NCAA tournament site may push Duke and Gonzaga to play more in paint

NCAA tournament site may push Duke and Gonzaga to play more in paint
Utah forward Delon Wright pulls up for a jumper against Duke in the cavernous NRG Stadium in Houston. (Ronald Martinez / Getty Images)

Duke forward Justise Winslow doesn't understand the odium being directed at NRG Stadium, next year's Final Four host and the site of Sunday's South Regional final between No. 1 Duke and No. 2 Gonzaga.

Winslow, a Houston native, made three of four three-pointers in the stadium in Duke's win over Utah on Friday.


"Personally," he said, "I don't have any complaints about playing in NRG. I would love to play here as many games as I can."

For everyone else, NRG Stadium has acted as a black hole, swallowing jump shots in scores. By now, its track record for producing ugly basketball is hard to ignore.

Gonzaga, which made 10 of 16 three-pointers against Iowa, made just one against UCLA on Friday. Against Utah, Winslow was the only Duke player to make a three-pointer.

Then there was the 2011 championship game between Connecticut and Butler, which the Huskies won, 53-41. Butler shot 18.8% for the game.

Basketball statistician Ken Pomeroy examined the 15 games played in NRG Stadium since it opened in 2002 and found that teams are shooting 32.2% on three-pointers, well below what he'd expect. He concluded the shooting is either "the result of cataclysmic randomness" or, more likely, the stadium has a real chilling effect on shooters.

That could put extra emphasis on Duke's and Gonzaga's play in the paint, where both teams excel offensively.

Duke center Jahlil Okafor, just a freshman, has feet like a ballet dancer and can move the ball quickly from the inside out. When he is in a rhythm on offensive, it is almost poetic.

"He's mobile, agile," Przemek Karnowski said. "He's long, strong."

Karnowski would know. He has to guard him. At 7-feet-1 and 288 pounds, Karnowski is one of the most massive players left in the tournament. Okafor said he expects a physical battle.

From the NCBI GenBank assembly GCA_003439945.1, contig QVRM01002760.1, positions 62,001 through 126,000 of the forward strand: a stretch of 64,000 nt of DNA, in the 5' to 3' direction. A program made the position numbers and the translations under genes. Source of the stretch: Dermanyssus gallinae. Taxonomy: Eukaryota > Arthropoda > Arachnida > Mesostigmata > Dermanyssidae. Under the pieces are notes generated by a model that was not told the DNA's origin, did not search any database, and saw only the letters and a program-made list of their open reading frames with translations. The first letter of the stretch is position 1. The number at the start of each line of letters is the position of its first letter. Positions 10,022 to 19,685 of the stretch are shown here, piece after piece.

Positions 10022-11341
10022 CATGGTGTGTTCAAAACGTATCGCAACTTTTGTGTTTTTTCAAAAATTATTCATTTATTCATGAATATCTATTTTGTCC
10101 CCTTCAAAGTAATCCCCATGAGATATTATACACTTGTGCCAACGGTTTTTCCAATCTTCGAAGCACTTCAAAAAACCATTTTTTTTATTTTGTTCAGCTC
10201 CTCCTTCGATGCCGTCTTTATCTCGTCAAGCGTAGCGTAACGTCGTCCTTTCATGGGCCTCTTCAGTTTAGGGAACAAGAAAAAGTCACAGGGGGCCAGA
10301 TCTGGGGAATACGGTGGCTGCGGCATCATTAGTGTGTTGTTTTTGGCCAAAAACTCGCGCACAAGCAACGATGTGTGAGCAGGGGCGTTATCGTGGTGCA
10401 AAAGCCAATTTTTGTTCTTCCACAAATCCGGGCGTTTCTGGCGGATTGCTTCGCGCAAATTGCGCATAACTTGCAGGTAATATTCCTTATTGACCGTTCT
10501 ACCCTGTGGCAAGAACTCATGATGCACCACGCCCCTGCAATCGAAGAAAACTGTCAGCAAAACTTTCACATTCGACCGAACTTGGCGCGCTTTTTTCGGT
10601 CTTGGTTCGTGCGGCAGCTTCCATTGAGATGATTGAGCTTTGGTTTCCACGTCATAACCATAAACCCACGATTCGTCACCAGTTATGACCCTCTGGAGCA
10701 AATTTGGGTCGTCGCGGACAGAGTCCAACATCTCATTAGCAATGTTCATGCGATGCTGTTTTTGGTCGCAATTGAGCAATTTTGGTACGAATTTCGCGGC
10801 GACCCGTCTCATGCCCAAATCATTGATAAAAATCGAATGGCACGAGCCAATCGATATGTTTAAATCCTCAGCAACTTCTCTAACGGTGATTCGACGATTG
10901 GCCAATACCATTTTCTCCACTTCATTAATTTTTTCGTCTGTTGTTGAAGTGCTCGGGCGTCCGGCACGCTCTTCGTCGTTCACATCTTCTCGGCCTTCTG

But Karnowski is also surprisingly nimble. Against UCLA on Friday, he wheeled a behind-the-back pass to Domantas Sabonis for an easy score.

"You don't see that very often," UCLA point guard Bryce Alford marveled afterward.

When the Bulldogs, who have never made a Final Four, had their shooting go cold against UCLA, they had an easy response. The guards just fed the ball inside.

Karnowski scored 18 points and made eight of 11 shots. Sabonis scored 12.

The pair, guard Gary Bell Jr. said, "are a force like that. You are kind of stupid not to give them the ball."


The teams in the East Regional have to deal with their own big stadium. No. 4 Louisville and No. 7 Michigan State will play on Sunday at the Carrier Dome, where Syracuse plays its football and basketball games.

That the teams made it this far has come as a shock to almost everyone. Even Michigan State Coach Tom Izzo said he was surprised.

"A lot of years I'm not, but this year, I guess I am, to be honest with you," Izzo said.

Izzo has admitted this team lacks the talent of past Michigan State teams. And Louisville seemed doomed when it dismissed guard Chris Jones in late February.

But Izzo and Louisville Coach Rick Pitino seem to always hang around this time of year. Pitino is now 12-1 in regional semifinal games. Izzo has more Final Four appearances (six) than losses in the tournament's first weekend (five).

It shouldn't be a surprise they're here again. But, even to the veteran coaches, it is.